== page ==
2.3 - Module 3: Energy

Specification

This module provides candidates with a knowledge and understanding of chemical reasoning that underpins the study of physical chemistry.

2.3.1 Enthalpy Changes

* enthalpy changes of reaction, combustion and formation;

* bond enthalpies;

* Hess' law and enthalpy cycles.

2.3.2 Rates and Equilibrium

* collision theory, the Boltzmann distribution and catalysis;

* a qualitative study of reaction rates;

* dynamic equilibrium and le Chatelier's principle.

Links AS Unit F321: Atoms, Bonds and Groups

* 1.1.2 Moles and Equations

* 1.3.2 Group 2 (acid reactions with metals, carbonates and bases)

AS Unit F322: Chains, Energy and Resources

* 2.1.2 Alkanes (combustion of fuels)

* 2.2.1 Alcohols (combustion of alcohols)

2.3.1 Enthalpy Changes

Context and exemplification Assessable learning outcomes

Enthalpy changes: ΔH of reaction, formation and combustion

Candidates should be able to:

(a) explain that some chemical reactions are accompanied by enthalpy changes that can be exothermic (ΔH, negative) or endothermic (ΔH, positive);

(b) describe the importance of oxidation as an exothermic process in the combustion of fuels and the oxidation of carbohydrates such as glucose in respiration;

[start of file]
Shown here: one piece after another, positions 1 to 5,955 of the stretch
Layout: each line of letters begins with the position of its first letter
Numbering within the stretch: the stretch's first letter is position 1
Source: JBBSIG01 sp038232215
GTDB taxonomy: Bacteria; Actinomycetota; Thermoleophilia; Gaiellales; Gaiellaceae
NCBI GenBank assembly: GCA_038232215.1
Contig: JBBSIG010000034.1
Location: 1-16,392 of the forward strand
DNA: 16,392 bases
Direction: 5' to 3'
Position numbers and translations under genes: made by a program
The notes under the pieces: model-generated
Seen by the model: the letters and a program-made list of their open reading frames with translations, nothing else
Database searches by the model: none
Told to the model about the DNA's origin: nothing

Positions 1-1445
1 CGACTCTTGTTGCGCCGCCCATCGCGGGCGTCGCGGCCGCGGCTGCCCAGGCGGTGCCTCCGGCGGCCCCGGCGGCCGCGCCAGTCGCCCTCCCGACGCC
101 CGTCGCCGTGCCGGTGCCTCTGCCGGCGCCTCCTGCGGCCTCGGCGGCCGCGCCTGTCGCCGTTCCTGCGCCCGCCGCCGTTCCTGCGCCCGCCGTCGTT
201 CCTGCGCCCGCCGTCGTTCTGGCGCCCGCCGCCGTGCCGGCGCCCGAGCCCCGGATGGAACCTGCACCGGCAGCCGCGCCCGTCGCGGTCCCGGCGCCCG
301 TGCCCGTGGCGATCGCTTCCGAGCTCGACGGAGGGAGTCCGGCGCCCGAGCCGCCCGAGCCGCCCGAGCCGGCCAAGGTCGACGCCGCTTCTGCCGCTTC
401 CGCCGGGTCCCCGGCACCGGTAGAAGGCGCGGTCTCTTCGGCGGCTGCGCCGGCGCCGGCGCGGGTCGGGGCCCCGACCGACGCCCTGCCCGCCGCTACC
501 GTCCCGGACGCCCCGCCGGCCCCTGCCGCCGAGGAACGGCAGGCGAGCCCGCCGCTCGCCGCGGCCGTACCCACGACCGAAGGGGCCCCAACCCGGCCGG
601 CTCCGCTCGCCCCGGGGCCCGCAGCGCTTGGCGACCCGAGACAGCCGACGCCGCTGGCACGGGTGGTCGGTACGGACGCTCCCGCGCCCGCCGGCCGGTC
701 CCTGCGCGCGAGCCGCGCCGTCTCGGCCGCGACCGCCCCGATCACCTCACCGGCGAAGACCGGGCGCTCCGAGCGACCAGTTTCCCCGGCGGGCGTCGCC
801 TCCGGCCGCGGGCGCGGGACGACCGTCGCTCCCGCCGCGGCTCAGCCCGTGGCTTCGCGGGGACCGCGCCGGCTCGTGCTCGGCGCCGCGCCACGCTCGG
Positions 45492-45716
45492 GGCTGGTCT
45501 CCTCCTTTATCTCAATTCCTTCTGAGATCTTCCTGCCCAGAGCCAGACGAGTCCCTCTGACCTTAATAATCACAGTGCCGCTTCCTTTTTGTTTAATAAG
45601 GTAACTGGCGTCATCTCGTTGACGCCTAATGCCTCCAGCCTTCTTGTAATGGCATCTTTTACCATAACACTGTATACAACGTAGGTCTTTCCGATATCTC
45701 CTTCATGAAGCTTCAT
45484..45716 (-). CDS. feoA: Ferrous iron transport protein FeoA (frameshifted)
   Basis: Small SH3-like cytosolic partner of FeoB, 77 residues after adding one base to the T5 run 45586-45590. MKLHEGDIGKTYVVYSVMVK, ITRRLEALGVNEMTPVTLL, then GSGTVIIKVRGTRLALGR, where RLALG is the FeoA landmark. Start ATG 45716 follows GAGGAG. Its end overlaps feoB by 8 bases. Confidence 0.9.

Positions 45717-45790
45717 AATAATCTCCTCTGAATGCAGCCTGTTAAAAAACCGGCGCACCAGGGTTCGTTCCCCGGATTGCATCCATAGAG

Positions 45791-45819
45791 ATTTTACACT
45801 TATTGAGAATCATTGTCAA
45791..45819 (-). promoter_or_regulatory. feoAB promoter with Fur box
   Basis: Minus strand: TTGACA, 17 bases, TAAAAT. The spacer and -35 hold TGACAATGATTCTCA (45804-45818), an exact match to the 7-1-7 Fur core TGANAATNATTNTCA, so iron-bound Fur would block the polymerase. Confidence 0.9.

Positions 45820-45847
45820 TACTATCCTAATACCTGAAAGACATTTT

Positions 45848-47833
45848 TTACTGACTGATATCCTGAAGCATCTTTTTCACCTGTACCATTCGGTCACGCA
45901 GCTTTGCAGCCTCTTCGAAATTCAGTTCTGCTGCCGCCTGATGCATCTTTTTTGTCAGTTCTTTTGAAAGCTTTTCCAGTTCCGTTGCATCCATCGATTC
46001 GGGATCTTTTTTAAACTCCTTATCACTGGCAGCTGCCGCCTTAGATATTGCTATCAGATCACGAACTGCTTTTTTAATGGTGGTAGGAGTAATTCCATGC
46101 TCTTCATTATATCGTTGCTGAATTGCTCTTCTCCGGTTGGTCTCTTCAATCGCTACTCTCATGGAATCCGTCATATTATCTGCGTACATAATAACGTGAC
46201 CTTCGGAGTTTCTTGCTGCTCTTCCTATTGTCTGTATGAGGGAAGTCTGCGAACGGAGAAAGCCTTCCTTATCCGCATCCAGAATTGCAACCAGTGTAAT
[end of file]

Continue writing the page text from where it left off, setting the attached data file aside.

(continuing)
(c) describe that endothermic processes require an input of heat energy, eg the thermal decomposition of calcium carbonate;

(d) construct a simple enthalpy profile diagram for a reaction to show the difference in the enthalpy of the reactants compared with that of the products;

(e) explain qualitatively, using enthalpy profile diagrams, the term activation energy;

* Standard conditions can be considered as 100 kPa and a stated temperature, 298 K.

(f) define and use the terms:

(i) standard conditions,

(ii) enthalpy change of reaction,

(iii) enthalpy change of formation,

(iv) enthalpy change of combustion;

(g) calculate enthalpy changes from appropriate experimental results directly, including use of the relationship: energy change = mcΔT; Bond enthalpies

(h) explain exothermic and endothermic reactions in terms of enthalpy changes associated with the breaking and making of chemical bonds;

(i) define and use the term average bond enthalpy (ΔH positive; bond breaking of one mole of bonds);

(j) calculate an enthalpy change of reaction from average bond enthalpies;

Hess' law and enthalpy cycles

* Unfamiliar enthalpy cycles will be provided.

(k) use Hess' law to construct enthalpy cycles and carry out calculations to determine:

(i) an enthalpy change of reaction from enthalpy changes of combustion,

(ii) an enthalpy change of reaction from enthalpy changes of formation,

(iii) an enthalpy change of reaction from an unfamiliar enthalpy cycle.

2.3.2 Rates and Equilibrium

Context and exemplification Assessable learning outcomes

Simple collision theory

Candidates should be able to:

(a) describe qualitatively, in terms of collision theory, the effect of concentration changes on the rate of a reaction;